© 1972, The Beate Klarsfeld Foundation
Previous Page Back  Contents  Contents Page 8 Home Page Home Page  Forward Next Page 
He told me about his father, whose example, I sensed, was still a model for him: his father had enlisted in the Foreign Legion in 1939, been one of the few survivors of his regiment in the Battle of the Somme, escaped from prison camp, joined the Resistance in Nice, and been arrested there in September 1943. He had died in the gas chamber at Auschwitz.

Summer vacation on the Côte Basque with my new family in a sad little suburban house surrounded by a garden where only gravel grew. Serge and I wrote to each other regularly. He corrected my mistakes in grammar. I got annoyed and called him "professor." He got irritated and replied:

"You must broaden your experience, read, dip into everything that great men have bequeathed us. Dostoyevsky, Tolstoy, and Stendhal didn't write to make money; they wrote for themselves and for you, too, so that you may become aware of who you are. So you have your work cut out for you."

Sometimes I complained:

"I envy you for not having such commonplace work as I have. You don't know how lucky you are. You know where you're going, but what's ahead for me? I need lots of courage, and you aren't here to give it to me."

In the fall we got back together again, and we stayed together. Serge made Paris, which he knew remarkably well, come alive for me. We never stopped talking. For too long I had been imprisoned within myself; it was like a deliverance. He brought history, art, the whole world of ideas into my life. I had more time: I used to sleep ten hours a night; now I made do with six, as he did.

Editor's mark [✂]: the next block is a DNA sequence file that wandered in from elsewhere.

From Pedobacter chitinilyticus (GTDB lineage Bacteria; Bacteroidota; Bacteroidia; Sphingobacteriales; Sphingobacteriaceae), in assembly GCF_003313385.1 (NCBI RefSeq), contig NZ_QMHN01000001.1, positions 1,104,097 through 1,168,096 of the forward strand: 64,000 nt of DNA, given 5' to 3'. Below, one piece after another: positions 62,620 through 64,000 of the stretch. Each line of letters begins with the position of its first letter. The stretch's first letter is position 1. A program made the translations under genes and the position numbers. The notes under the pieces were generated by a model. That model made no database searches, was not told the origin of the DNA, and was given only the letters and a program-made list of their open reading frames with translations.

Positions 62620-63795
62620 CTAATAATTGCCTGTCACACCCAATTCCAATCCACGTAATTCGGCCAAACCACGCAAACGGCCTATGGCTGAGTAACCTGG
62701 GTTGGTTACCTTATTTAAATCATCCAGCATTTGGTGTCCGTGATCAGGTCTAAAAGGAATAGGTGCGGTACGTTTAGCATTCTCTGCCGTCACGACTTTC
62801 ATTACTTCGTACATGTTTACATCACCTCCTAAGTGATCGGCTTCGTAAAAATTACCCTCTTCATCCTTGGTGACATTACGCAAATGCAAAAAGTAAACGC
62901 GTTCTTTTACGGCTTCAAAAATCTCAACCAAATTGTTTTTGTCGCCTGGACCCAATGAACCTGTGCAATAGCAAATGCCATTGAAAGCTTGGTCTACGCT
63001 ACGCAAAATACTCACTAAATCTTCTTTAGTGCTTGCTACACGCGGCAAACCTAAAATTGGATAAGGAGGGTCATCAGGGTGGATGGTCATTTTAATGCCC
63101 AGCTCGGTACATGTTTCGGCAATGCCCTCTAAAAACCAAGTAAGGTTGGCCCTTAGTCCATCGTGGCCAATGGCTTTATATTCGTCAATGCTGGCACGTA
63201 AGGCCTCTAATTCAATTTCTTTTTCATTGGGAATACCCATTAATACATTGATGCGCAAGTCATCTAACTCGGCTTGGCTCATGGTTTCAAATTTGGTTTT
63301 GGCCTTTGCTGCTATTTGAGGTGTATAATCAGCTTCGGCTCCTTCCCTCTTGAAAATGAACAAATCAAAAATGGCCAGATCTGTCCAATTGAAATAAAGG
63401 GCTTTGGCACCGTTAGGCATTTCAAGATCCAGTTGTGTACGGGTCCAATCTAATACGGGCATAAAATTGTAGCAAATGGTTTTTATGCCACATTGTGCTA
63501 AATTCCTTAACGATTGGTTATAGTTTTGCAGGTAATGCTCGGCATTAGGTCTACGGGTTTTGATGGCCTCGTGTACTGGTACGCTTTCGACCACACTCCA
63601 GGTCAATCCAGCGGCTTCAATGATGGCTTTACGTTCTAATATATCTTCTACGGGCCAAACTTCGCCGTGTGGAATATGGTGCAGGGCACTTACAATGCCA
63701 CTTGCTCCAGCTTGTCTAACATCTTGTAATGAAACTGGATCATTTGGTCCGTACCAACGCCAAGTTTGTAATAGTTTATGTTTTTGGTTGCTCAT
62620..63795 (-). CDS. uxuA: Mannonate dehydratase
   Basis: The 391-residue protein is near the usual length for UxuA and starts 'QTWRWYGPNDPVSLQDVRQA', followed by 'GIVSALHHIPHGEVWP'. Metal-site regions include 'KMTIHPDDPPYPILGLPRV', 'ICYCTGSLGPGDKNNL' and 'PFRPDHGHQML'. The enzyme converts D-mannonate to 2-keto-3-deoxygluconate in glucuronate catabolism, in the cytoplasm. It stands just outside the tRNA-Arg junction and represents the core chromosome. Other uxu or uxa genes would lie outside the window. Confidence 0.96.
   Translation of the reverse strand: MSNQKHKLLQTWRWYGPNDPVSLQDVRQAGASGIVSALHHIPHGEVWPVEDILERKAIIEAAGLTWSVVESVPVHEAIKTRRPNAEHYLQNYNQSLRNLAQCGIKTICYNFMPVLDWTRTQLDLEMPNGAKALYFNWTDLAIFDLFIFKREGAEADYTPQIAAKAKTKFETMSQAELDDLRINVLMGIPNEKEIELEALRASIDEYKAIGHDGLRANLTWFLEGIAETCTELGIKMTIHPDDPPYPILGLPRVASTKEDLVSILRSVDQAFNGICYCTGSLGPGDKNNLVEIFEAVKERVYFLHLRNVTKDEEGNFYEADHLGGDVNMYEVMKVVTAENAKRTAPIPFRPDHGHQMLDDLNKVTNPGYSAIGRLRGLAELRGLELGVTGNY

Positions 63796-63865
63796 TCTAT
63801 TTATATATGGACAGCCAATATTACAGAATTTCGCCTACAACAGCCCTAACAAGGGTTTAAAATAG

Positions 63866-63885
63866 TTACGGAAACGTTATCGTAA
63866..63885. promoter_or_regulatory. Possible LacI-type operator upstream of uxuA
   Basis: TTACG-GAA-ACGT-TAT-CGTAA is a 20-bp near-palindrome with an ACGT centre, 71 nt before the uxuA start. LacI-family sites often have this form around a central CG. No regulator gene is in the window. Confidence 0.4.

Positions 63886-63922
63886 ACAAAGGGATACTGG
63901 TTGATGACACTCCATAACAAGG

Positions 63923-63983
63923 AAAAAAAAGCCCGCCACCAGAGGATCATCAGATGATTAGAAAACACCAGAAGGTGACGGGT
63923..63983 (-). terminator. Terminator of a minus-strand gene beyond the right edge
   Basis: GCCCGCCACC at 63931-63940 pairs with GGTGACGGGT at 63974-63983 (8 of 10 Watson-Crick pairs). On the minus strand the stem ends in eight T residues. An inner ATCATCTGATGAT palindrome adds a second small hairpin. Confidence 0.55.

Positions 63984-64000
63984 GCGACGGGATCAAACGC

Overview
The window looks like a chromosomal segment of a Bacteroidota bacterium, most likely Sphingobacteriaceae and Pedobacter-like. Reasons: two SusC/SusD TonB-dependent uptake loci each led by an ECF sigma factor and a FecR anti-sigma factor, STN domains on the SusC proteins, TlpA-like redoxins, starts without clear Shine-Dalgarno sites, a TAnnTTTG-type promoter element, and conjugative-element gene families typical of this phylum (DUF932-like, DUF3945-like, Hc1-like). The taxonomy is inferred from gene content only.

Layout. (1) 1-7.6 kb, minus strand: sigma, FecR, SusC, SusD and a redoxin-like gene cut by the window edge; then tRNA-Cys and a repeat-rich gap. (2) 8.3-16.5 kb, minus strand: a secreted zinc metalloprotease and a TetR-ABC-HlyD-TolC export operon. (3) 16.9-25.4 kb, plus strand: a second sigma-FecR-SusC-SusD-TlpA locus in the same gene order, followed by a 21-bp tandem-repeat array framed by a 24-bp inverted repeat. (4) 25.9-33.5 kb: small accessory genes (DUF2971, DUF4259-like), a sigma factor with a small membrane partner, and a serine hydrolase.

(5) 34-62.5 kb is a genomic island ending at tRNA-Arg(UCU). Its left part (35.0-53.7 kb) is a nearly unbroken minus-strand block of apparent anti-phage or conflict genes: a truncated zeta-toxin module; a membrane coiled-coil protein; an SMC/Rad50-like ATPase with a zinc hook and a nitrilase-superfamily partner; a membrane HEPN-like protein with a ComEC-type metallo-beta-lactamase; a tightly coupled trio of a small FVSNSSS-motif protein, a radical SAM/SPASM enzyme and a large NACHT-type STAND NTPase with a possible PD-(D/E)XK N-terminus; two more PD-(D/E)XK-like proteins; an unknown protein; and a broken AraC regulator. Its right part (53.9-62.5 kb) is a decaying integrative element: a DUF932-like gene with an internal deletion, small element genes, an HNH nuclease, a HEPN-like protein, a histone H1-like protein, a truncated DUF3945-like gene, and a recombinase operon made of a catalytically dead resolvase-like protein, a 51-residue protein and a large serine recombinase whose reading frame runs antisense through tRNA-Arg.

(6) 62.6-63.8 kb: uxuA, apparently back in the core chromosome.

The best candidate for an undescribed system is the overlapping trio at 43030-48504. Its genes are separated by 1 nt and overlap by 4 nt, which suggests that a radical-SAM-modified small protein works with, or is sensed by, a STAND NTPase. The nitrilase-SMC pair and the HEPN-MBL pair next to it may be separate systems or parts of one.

When he realized how ignorant I was of my own country's history, Serge, who had a history degree from the Sorbonne, undertook to teach me. That was how I came into contact with the terrifying reality of Nazism.

I did not feel at all responsible for it as an individual, but insofar as I was one tiny part of the German nation, I became aware of new obligations. Was I tempted to stop being German? Serge himself had never thought of it. Not for a minute: that would have been too easy, he said. It was exciting as well as difficult to be a German after Nazism.

One day Serge told me how the story of Hans and Sophie Scholl's short life had prevented him from hating the Germans
© 1972, The Beate Klarsfeld Foundation
Previous Page  Back Page 8 Forward  Next Page